PCT Dream Deferred
My PCT start date is next Tuesday, March 24. I canceled my permit this morning. If you’re on the precipice of the same decision or currently on trail, I hope you will read this.
I’ve dreamed of hiking the PCT for a long time. I started saving for a thru-hike in 2017. I’ve been dialing in my gear for the past two years. I thru-hiked the Tahoe Rim Trail in 2018 and hiked long portions of the John Muir Trail and the Oregon Coast Trail in 2019. I quit my job of seven years and said goodbye to all my colleagues.
Despite all that, here are the three main reasons why I will not be hiking the PCT as planned this year.
Unexpected contact with people is unavoidable during a thru-hike.
At first glance, the trail seems like an excellent place to self-isolate. It’s true that everyone can hike alone, but no one can thru-hike alone. We thru-hikers often rely on the idiom that “the trail provides.” Don’t forget that the trail, in that sense, is its people. Despite being healthy and conditioned for a long-distance hike in 2017, I injured my leg on the TRT and required urgent care. I didn’t plan to interact with a bus full of people, the staff at the urgent care facility, the physician assistant, an Uber driver, and hotel staff that day, but they were there when I needed them. Relying on the same type of help to sustain a thru-hike during this pandemic feels selfish and unethical at a time when health care and other service providers will be taxed beyond their limits.
No matter how much you’ve planned, how many resupply packages you’ve sent, or how many zeroes you eliminate, you are probably underestimating the number of people you will have contact with during a long-distance hike. You are probably also overestimating your ability to reason when you are hurting, wet, cold, and/or exhausted, all of which are typical conditions on any given day during a long-distance hike.
During the COVID-19 pandemic, every thru-hike needlessly puts vulnerable people at risk. People like my mom and dad.
My mom and dad live in a small town along the AT. Based on the guidance from the World Health Organization about older people and people with pre-existing medical conditions, they are both at high risk of getting very sick from COVID-19. The same is true for many of their neighbors. Avoiding nonessential travel to help keep everyone healthy and cared for is way more important than the heartbreak of postponing a trip. A thru-hike is, indisputably, nonessential travel.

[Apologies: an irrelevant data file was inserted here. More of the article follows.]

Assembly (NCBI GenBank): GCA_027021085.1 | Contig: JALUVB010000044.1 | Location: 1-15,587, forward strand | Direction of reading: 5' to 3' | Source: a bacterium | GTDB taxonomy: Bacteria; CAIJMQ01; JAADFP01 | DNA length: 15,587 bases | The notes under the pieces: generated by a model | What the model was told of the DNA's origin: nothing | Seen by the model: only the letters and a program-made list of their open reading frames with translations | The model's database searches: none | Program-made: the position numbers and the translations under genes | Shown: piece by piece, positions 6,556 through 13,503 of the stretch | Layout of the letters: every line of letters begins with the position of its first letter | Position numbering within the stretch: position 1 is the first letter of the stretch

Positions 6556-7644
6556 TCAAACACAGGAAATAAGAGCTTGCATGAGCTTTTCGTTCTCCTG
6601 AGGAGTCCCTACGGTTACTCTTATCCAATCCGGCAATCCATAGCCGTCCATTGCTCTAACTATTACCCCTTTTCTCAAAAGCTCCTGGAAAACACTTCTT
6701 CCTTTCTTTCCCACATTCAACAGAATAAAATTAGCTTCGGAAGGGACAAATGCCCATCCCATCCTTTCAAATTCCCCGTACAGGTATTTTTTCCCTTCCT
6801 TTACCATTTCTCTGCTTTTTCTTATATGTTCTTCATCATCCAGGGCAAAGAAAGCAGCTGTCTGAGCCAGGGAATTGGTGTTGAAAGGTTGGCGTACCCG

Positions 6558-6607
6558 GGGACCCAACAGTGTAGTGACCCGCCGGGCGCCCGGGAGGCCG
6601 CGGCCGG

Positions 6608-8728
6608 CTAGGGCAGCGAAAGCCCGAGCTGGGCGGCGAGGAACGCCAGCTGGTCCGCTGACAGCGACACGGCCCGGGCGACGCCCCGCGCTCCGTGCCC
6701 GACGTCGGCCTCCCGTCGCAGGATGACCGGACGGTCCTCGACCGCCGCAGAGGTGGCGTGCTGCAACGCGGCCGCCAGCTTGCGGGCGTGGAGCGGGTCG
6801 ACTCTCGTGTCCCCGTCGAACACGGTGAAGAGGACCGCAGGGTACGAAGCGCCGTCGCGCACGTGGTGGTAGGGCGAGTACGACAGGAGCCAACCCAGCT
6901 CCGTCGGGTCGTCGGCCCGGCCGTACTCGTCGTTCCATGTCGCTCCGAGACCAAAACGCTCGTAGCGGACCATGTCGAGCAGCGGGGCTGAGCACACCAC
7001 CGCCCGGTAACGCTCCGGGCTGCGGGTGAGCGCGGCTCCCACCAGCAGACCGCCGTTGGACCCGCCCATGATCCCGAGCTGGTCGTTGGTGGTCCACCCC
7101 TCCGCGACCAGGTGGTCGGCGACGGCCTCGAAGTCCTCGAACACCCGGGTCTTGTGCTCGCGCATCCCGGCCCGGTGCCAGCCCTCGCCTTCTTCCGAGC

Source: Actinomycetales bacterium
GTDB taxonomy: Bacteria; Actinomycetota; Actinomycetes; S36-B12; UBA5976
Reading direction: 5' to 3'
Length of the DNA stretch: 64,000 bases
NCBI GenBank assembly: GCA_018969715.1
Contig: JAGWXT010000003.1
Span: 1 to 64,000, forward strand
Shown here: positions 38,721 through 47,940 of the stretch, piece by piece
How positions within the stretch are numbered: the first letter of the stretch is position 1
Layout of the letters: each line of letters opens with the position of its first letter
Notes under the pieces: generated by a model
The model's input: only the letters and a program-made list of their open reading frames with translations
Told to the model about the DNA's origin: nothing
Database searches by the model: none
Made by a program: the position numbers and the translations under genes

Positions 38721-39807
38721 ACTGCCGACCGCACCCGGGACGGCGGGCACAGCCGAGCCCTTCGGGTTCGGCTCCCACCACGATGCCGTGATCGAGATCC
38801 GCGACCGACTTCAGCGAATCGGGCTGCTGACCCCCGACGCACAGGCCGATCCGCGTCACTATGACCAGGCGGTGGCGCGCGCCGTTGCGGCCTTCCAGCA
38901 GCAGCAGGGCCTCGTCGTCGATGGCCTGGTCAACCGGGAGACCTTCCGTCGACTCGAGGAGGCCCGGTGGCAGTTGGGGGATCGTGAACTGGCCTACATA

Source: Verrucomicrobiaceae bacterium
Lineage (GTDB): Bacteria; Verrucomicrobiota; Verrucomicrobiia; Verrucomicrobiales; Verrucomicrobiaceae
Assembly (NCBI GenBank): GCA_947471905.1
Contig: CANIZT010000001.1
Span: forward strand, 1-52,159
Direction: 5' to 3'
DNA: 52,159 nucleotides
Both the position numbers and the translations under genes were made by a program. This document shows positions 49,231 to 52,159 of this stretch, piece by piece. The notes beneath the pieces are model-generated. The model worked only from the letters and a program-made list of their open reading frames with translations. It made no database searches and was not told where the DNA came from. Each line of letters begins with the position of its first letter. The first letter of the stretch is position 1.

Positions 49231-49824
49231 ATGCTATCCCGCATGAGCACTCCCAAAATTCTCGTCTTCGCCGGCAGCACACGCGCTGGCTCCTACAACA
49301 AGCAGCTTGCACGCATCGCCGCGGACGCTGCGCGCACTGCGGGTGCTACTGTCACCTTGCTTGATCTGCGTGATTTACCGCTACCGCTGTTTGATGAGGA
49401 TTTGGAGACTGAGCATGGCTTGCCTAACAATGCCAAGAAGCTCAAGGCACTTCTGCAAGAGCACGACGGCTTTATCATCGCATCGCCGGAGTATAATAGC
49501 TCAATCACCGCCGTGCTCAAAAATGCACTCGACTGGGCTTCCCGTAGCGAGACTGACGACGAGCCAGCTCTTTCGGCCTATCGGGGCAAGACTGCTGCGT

The economy in trail towns will suffer without the usual influx of thru-hikers, yes. Absolutely. It will suffer everywhere. We know that now. But we can work on that problem in a different way while avoiding the immediate problem of continuing to put vulnerable people at risk of serious illness (or worse). Like triage in an emergency room, we have to address the public health emergency first and then deal with other urgent issues. This is not a zero-sum game. Prioritizing people’s health now does not mean that we can’t help mitigate the critical economic fallout that will follow. I’ve seen the long-distance hiking community rally around people in need before, and I believe that we will do it again.
Is your thru-hike important enough for you to risk the health of others? Is it important enough for you to risk their lives? Are you using economic impact as an excuse to get to your desired outcome? I can’t answer those questions for you. But I beg you to consider all the people like my mom and dad who live along whatever trail you’re planning to hike or have begun to hike this year. You have the power to postpone your trip to help keep them safe.
In extraordinary times, we must act before we know all the answers.
COVID-19 is still very much an abstraction for the vast majority of us. We can’t see it like we can see other barriers to completing the trail, like wildfires or last year’s massive Sierra snowpack. No one knows what the next few months will bring. But we do know the virus is here, now, and we all have a responsibility to mitigate its effects, even when it comes at great personal disappointment.
Up to now, many of us told ourselves over and over that the time will likely never feel “right,” and the conditions will never be perfect, but we are still committed to the trail no matter what. It’s hard to let that go. Very hard. The sunk-cost fallacy is real, and it isn’t easy to overcome. For those of you already on trail, I understand the additional concerns of traveling back home on top of the heartbreak that comes with postponing the remainder of your hike. But in unprecedented times, we must adapt our thinking for the benefit of the greater good.
We’re in this together.
I anticipate comments on this post that are similar to dozens (hundreds?) of others I’ve read in the past week. People will tell me to stop shaming others for being on trail during the pandemic. People will say I’m overreacting. The word “fearmongering” will be used. Go ahead. Call me out. However, I believe we owe it to each other to be agents of positive change at a time when the whole world is facing so much unknown. Class of 2020, we need to hold each other accountable right now, and we can do it from a place of love—both our love for one another and our shared love of these incredible trails and life-changing experiences.
Give yourself and others grace as we all grapple with this decision. If your start date is ahead, there’s nothing wrong with waiting until the last minute to make a decision. Stay hopeful. Go for a day hike and contemplate. Ask yourself the hard questions. And when the moment for decision arrives, please do what is right.
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